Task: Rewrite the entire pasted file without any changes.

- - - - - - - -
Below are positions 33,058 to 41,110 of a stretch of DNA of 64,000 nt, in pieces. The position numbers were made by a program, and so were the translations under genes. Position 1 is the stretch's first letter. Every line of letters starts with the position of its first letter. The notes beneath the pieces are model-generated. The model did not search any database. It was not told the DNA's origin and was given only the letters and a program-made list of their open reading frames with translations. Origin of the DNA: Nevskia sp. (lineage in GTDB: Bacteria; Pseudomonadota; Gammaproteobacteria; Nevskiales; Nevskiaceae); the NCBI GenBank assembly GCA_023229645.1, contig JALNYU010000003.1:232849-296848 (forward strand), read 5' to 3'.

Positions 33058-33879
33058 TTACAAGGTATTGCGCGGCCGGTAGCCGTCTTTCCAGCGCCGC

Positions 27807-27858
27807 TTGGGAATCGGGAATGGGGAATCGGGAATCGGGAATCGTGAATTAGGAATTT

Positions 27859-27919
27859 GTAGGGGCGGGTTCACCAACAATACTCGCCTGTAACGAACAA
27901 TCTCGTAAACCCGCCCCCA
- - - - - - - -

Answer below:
Below are positions 33,058 to 41,110 of a stretch of DNA of 64,000 nt, in pieces. The position numbers were made by a program, and so were the translations under genes. Position 1 is the stretch's first letter. Every line of letters starts with the position of its first letter. The notes beneath the pieces are model-generated. The model did not search any database. It was not told the DNA's origin and was given only the letters and a program-made list of their open reading frames with translations. Origin of the DNA: Nevskia sp. (lineage in GTDB: Bacteria; Pseudomonadota; Gammaproteobacteria; Nevskiales; Nevskiaceae); the NCBI GenBank assembly GCA_023229645.1, contig JALNYU010000003.1:232849-296848 (forward strand), read 5' to 3'.

Positions 33058-33879
33058 TTACAAGGTATTGCGCGGCCGGTAGCCGTCTTTCCAGCGCCGC

Positions 27807-27858
27807 TTGGGAATCGGGAATGGGGAATCGGGAATCGGGAATCGTGAATTAGGAATTT

Positions 27859-27919
27859 GTAGGGGCGGGTTCACCAACAATACTCGCCTGTAACGAACAA
27901 TCTCGTAAACCCGCCCCCA